Half of Americans are Trying to Lose Weight: 8 Tips for Lasting Success

A new CDC survey details our favorite slim-down methods, and a nutritionist offers her top tips.

Courtesy of Today

Americans on a quest to slim down have lots of company: Almost half of U.S. adults — 49 percent — tried to lose weight in the past year, the Centers for Disease Control and Prevention has reported in a new data brief.

With two out of three Americans now overweight or obese, some experts found the findings encouraging.

“I applaud people for trying to make a change,” Isabel Maples, a registered dietician and a spokeswoman for the Academy of Nutrition and Dietetics, told TODAY. “I think people do understand that healthy weight is important.”

The findings are based on responses from about 5,000 people across the country and collected from 2013 to 2016 as part of the National Health and Nutrition Examination Survey.

Some of the report’s other insights into dieters’ mindset and behavior included:


About 56 percent of women tried to slim down, compared to 41 percent of men. Maples wasn’t surprised.

“When you hear about people wanting to lose weight, you hear about it with women more often. Women don’t need as many calories, typically, as men and we tend to gain weight easier,” she said.

“There’s also a lot of societal pressure for women to look good, be at a normal weight, versus men.”


More than a quarter — 26 percent — of underweight or normal-weight adults tried to shed pounds. That worried Maples, who said eating disorders could be an issue.

“It scares me a little bit that it could be that people are feeling pressured to lose weight to the point that they’re doing some unhealthy things,” she noted.

Still, losing weight was the biggest priority among people who weighed the most: 66 percent of obese adults and 49 percent those who were overweight said they tried to slim down.


Of those who tried who slim down:

  • 62 percent exercised
  • 62 percent ate less
  • 50 percent ate more fruits, vegetables or salads
  • 44 percent drank a lot of water
  • 42 percent at less junk food or fast food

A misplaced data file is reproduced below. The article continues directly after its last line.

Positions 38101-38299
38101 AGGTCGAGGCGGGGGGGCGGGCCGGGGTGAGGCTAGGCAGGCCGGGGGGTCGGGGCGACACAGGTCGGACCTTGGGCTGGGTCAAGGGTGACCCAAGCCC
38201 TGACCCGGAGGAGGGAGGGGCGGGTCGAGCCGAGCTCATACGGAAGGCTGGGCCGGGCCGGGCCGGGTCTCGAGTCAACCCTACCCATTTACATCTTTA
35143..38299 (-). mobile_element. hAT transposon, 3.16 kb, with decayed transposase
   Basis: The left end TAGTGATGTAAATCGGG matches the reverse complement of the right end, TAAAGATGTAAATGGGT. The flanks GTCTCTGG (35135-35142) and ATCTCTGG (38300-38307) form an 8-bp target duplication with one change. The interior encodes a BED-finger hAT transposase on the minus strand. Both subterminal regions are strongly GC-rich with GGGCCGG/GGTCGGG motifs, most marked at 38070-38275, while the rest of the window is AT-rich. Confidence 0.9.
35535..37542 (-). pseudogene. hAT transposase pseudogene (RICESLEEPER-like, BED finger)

• 38 percent changed their eating habits
  • 38 percent ate less sugar, candy or sweets
  • 35 percent switched to foods with lower calories
  • 30 percent ate fewer carbs
  • 29 percent ate less fat
  • 16 percent skipped meals

Most people tried two or more of those methods. Maples praised the top three strategies in particular, saying they could get lead to weight loss, and even if not, “they’re good lifestyle changes on their own,” she noted.

She was more critical of skipping meals, concerned that dieters would get over-hungry and then overeat.


Maples offered this advice:

1. There’s no perfect diet. Find something you can stick with for the long term.

2. Maintaining weight is an OK goal.The first step may be to prevent your weight from creeping up year after year.

3. Try to get more nutrition in every bite. You’re taking in fewer calories, so you need to make them count. Focus on fruits, vegetables and other nutrient-dense foods.

4. Keep some of your favorite foods in small portions for an occasional treat. If you feel deprived, you’re probably not going to stick with your diet.

5. Have a goal you can control. You may not have power over the number your scale displays on a particular day, but what you can control is: Did I get out and exercise? Did I eat four servings of vegetables today?

6. Focus on progress, not perfection.Don’t beat yourself up if you’re not getting to your “perfect” weight. Just make real, positive changes. Think of past failed efforts as gaining weight management skills.

7. Don’t forget to be good to your body. It’s normal during weight loss to be a little hungry sometimes, but avoid going so long between meals that you feel out of control and overeat. It’s also OK to tell yourself in the evening that the kitchen is closed, so you don’t overgraze.

8. You don’t have to get to your ideal body weight to enjoy better health. For people who have chronic diseases like diabetes or high blood pressure, even losing 5 or 7 percent of body weight can make a big difference, Maples said. Read More